Last Chance Knit & Stitch
Forever / November 19, 2013 / $8.00 print, $7.99 digital
Molly Canaday wishes she could repair her life as easily as she fixes cars. She was all set to open her own body shop in Last Chance when her mother ran off and left her to manage the family yarn shop instead. Now guided by the unsolicited-though well-intended-advice of the weekly knitting club, Molly works to untangle this mess. But her plan unravels when the new landlord turns out to be difficult-as well as tall, dark, and handsome.
Simon Wolfe returns to quickly settle his father's estate and then leave Last Chance for good. Still wounded by a broken heart, Simon is surprised when the town's charming streets and gentle spirit bring back good memories. Soon the beautiful, strong-willed Molly sparks a powerful attraction that tempts him to break his iron-clad no-commitment rule. Can Simon and Molly find a way to share work space-and build a future together in Last Chance?
Hope Ramsay's Last Chance Knit & Stitch shoots out of the starting gate when the fiercely independent Molly Canaday discovers that her mother has all-caps HAD.ENOUGH. THANK.YOU. Frustrated by years of benign neglect at the hands of her husband, the much revered Coach Canaday—the anniversary gift of a brand-new washing machine and clothes dryer is only the final straw—Mrs. Pat Canaday waits until Coach is out of town on his annual two-week fishing vacation, then clandestinely books herself a long vacation to see the world. She leaves a note indicating that Molly is now in charge of the family home—“You’re going to have to learn how to cook,” she advises—and that Molly is also expected to keep her thriving yarn store, the Knit & Stitch, going.
Trouble is, while Molly loves knitting, she has absolutely no interest in running a knitting store; she’s too busy lovingly restoring vintage cars alongside her best friend, Les, and working as a mechanic in the local auto shop. But the women of Last Chance, South Carolina are desperate for decent yarn, and Molly finds herself drawn in, despite her best intentions.
She quickly tangles with Simon Wolfe, a successful artist who is in town to bury his father and that’s it. His mother no longer recognizes him, and he is haunted by the events of a terrible night nearly thirty years ago when his own inaction led to a terrible tragedy. He does have happy memories of playing football under Coach Canaday when, as a seventeen-year-old place kicker, he used to rub four-year-old Molly’s head for luck before every kick.
In his romantic life, Simon adheres to a strict “no commitment” policy. Molly understands this and is fine with it—she’s not particularly interested in marriage or family either. Neither one has counted on their feelings for the other...but there are, of course, obstacles.
The biggest obstacle, and the most interesting part of the book, involves heavy parental disapproval. Simon’s parents wanted him to be a doctor and basically disowned him when he abandoned medicine in favor of his art. Molly’s parents have spent their lives trying to convince her to be the perfect daughter, from disapproving of her choice of career to—without her consent—painting her bedroom a despised shade of Pepto-Bismol pink. Simon’s mother variously thinks he’s the chauffeur, an assistant, or a thief. Molly’s father wants her—loudly wants her—to leave off this auto mechanic silliness, settle down with Les already, and start pumping out babies. Coach also detests Simon for a potpourri of reasons: Simon is too old, Simon is too gay (hey, he’s a long-haired, well-dressed artist type from California!) Simon left town and broke his parents’ hearts. But both Molly and Simon assert their right to live their lives on their own terms, and watching the fallout from their choices—both the good and the bad—is always compelling.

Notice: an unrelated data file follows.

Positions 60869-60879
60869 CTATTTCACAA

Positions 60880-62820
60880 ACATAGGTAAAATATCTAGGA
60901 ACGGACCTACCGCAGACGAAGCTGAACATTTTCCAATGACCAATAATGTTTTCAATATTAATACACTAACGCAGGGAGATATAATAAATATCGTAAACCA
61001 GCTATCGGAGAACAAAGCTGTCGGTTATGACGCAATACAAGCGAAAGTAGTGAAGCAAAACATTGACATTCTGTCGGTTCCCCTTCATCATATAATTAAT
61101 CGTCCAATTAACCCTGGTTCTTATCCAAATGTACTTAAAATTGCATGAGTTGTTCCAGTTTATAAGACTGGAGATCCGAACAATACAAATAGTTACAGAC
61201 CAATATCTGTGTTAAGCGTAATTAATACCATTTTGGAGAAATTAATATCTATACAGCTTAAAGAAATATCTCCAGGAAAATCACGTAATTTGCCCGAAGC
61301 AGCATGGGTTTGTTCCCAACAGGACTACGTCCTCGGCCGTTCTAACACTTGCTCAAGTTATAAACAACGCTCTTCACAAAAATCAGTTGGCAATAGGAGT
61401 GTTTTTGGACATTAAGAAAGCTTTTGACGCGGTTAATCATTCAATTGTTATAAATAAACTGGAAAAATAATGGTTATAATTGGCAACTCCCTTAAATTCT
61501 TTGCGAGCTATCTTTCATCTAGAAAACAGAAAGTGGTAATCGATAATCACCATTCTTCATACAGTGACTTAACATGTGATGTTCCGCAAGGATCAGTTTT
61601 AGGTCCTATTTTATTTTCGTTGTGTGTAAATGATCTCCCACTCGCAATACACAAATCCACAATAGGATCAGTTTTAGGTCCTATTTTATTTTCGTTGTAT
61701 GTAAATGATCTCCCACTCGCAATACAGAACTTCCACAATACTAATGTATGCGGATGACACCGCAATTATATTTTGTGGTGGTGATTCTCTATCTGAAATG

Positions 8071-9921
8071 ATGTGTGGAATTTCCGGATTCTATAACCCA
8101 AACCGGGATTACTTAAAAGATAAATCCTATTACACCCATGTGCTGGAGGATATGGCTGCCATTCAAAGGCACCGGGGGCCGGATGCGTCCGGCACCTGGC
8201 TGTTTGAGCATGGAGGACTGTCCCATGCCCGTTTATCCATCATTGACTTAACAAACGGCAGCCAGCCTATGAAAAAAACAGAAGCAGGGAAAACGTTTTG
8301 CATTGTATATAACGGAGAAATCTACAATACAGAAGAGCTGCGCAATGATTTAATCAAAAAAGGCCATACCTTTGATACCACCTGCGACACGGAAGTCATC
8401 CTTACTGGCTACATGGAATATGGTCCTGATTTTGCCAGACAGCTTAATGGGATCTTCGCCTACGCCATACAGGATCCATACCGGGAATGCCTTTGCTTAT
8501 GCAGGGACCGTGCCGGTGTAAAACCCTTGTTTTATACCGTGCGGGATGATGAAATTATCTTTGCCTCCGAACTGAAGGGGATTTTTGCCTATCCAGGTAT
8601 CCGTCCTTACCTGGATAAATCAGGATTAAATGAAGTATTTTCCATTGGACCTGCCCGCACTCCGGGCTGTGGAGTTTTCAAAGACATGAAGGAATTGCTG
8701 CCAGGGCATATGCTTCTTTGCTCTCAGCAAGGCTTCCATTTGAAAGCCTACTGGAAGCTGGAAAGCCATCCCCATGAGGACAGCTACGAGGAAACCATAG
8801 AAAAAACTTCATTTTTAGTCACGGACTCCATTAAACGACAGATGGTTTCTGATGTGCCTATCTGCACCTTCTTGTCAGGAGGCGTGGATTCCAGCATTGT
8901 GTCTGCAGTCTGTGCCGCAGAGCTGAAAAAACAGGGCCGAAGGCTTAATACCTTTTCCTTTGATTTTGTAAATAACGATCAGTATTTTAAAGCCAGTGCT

Without giving too much away, there are direct, obvious, and apparently deliberate parallels with Little Women, which the Last Chance Book Club reads immediately after a disastrous foray into Ayn Rand’s Atlas Shrugged (“Frankly someone should have edited it. It was boring.”) Molly is a modern Jo March, right down to the burning desire for independence and eventual HEA (including a romantic kiss under an umbrella!) with an older man.
It’s also worth noting that the book is hilarious. Whether Molly’s hapless clerk Ricki is meditating on the twists and turns her life has recently taken (“Great. She was turning into a lonely old spinster with a gender-confused boss and a dog with a crush on a gay man. And now she was taking up knitting.”) or Simon’s assistant Angel is insinuating himself into the circle of Last Chance gossips—it turns out that everyone thinks that Simon and Angel are lovers and Les and Molly are practically engaged, and that’s only the beginning—the book is consistently witty and engaging. Pat Canaday’s flight sets in motion a chain of events, some altogether unexpected; jobs are lost, secret passions are declared, at least one unlikely couple hooks up, and there’s at least one instance of (sort of) grand theft auto. Oh, and there’s an adorable orphan dog who finds a new home through the good offices of a ghost. As happens.
Apparently this is the latest in a series of novels about the denizens of Last Chance, and a number of minor characters were protagonists in previous installments. I’m not sure how I missed this series, but Hope Ramsay is going on my auto-read list for sure. Last Chance Knit & Stitch may be my first Last Chance book, but it won’t be my last.
Learn more or order a copy of Last Chance Knit & Stitch by Hope Ramsay, available November 19, 2013:
Kate Nagy is Editor at Large of Geek Speak Magazine.